How Does One Talk with a Doctor?

Skilled doctors are busy people and tend to be very intelligent. Some of the mystique that surrounds doctors places them above most others on the social ladder. Not only that, but doctors tend to be “experts” in the very thing you need help with. It’s difficult for many people to think of doctors or talk with doctors as people.

And there are some doctors who actually encourage this problem. I imagine everyone knows of at least one example of a doctor who acts as if he believes he’s a god. “Here’s the answer. Don’t question me,” is their message. I know a plumber with the same attitude, though, so it’s not just doctors who may relish an “expert” role.

How does one talk with a doctor?

Here are a few important tips I’ve found to be useful in talking with my wife’s doctors.

First, remember this: doctors are just like other people. Behind their clinical white coat, they have the full range of human emotions to deal with – hope, sadness, stress, joy, frustration, etc. They have financial stresses and family stresses. Doctors are tired. They often feel impotent when they can’t effect a cure or relief. They live with hope and fear like all of us. And they participate in the medical struggles of a crowd of people. Being a doctor carries enormous ethical, financial and legal responsibilities. It’s a tough job.

Second, keep in mind (even though you’re paying for your time with the doctor) other patients are in the waiting room. Expect your doctor to be personable and informative, but don’t expect your doctor to talk with you about the weather or to be your “buddy, friend and pal”. Respect your doctor’s time.

Third, ask questions and ask for clarification when you need it. Good doctors want their patients to fully understand their treatment and disease. Don’t be afraid to ask, “can you explain that to me in everyday terms?”

Fourth, remember your doctor is not the only expert in the room. You know about you. You experience the side effect of your medications. You know where it hurts. You are the expert on you. Expect your doctor to know a whole lot more than you about treating MS, but your doctor should expect you to know more than him about how MS is treating you.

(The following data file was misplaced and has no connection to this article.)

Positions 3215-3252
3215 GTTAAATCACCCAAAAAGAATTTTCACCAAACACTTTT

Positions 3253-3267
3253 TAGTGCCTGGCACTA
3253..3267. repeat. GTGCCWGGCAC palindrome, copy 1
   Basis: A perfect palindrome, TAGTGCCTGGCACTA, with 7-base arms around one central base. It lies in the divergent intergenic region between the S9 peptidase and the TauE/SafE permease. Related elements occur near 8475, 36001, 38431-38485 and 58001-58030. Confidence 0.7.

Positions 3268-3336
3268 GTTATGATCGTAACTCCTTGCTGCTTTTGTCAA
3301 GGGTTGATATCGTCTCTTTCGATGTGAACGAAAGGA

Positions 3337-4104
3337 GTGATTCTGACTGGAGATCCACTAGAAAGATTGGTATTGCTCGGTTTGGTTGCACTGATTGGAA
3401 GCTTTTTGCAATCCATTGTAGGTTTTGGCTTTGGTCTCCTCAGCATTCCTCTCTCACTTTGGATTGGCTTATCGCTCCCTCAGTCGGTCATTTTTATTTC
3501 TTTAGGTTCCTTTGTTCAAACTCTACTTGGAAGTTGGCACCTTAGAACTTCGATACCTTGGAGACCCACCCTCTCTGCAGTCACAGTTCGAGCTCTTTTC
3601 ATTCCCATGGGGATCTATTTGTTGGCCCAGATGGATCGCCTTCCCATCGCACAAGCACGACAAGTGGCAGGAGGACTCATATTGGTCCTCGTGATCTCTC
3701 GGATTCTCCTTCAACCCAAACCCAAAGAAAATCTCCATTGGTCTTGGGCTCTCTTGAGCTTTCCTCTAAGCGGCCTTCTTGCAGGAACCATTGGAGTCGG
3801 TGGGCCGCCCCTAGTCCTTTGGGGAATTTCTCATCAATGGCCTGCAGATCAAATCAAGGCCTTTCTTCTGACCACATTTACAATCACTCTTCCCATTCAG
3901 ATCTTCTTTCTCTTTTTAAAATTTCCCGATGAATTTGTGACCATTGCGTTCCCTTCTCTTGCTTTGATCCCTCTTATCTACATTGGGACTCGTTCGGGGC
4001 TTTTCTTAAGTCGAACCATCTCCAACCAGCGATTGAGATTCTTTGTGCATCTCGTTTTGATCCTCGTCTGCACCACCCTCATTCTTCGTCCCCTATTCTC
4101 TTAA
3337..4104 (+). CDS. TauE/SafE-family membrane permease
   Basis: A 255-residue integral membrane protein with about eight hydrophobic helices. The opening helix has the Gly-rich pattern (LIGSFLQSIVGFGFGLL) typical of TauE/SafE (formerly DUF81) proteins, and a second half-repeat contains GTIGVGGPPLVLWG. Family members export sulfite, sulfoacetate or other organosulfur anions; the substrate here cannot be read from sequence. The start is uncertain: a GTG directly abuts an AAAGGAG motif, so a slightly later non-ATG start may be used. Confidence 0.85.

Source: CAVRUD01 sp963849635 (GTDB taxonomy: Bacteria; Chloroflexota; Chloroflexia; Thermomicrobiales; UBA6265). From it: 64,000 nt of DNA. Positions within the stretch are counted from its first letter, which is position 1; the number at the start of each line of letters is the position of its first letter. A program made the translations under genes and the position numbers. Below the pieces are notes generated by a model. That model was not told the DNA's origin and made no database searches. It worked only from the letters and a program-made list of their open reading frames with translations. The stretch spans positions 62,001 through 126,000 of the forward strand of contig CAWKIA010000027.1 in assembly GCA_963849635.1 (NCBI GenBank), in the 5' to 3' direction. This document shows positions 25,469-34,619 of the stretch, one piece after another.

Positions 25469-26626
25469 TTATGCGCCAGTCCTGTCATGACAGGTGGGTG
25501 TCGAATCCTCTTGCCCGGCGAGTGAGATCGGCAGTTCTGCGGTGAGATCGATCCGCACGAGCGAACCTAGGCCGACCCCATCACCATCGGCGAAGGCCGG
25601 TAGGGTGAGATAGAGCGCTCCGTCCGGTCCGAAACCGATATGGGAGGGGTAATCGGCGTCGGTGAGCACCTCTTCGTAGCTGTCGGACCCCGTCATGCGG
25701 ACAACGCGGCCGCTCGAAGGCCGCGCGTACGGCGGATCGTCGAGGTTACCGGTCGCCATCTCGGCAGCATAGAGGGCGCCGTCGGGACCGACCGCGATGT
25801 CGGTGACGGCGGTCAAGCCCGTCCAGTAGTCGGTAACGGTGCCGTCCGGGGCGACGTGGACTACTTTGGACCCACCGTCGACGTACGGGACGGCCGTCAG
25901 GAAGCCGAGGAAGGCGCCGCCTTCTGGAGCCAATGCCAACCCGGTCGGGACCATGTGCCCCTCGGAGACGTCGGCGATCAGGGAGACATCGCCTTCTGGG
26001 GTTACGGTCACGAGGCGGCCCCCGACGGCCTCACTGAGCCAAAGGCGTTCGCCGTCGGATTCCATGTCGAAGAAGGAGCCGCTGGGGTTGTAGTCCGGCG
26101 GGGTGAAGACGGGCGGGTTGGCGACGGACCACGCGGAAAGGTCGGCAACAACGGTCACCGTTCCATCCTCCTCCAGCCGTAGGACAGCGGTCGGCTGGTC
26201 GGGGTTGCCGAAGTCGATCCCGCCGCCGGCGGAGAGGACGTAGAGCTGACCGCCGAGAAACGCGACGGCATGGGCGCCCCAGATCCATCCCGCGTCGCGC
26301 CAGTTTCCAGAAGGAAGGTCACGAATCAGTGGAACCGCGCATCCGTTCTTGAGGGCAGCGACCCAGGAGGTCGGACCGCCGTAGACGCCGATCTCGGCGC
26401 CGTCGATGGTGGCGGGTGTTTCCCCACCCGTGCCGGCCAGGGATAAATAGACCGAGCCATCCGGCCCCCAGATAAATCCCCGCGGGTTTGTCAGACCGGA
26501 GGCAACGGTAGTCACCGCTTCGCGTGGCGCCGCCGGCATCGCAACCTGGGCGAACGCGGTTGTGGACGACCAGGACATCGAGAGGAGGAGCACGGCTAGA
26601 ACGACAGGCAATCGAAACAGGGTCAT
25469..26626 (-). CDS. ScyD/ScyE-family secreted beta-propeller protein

Fifth, laws regarding confidentiality of patient information may limit what a doctor can or will tell a caregiver. Without the patient’s permission, do not expect a doctor to talk with you in detail. If you are the patient, however, expect your doctor to share freely the information you request.

Sixth, do your own research. The internet is probably the best invention of our lifetimes. While much of the information available on the ‘net is questionable, never before have patients had access to so much good information about medicine. You can search the web for new research, medication information, reports about doctors and clinics, helpful tips for living with Multiple Sclerosis … there a world-wide web of information available.

Seventh, share research with your doctor when you believe it can be helpful to you. One way to initiate a conversation about treatment issues like this is to print the web page describing research you’ve found and share it with your doctor. Most will be thankful that you’ve shared information and it will give you both a reference point to start a conversation.

Of course, in addition to these, I’m sure you can think of other tips to make it easier to talk with a doctor. But I’ll end with this – if your doctor is too rude, too “clinical”, won’t talk, etc. you may want ot find a better doctor. There are far too many doctors who are caring, skilled, and informative to tolerate the rare MD who promotes the “god complex”.

Finally, a long relationship with a great doctor can make living with MS easier. If you’ve got a good patient-doctor relationship, appreciate it and thank your doctor!

Caregiver Tip: MS patients and caregivers must communicate with their doctors. There’s no better way to facilitate a good relationship and make living with MS easier.

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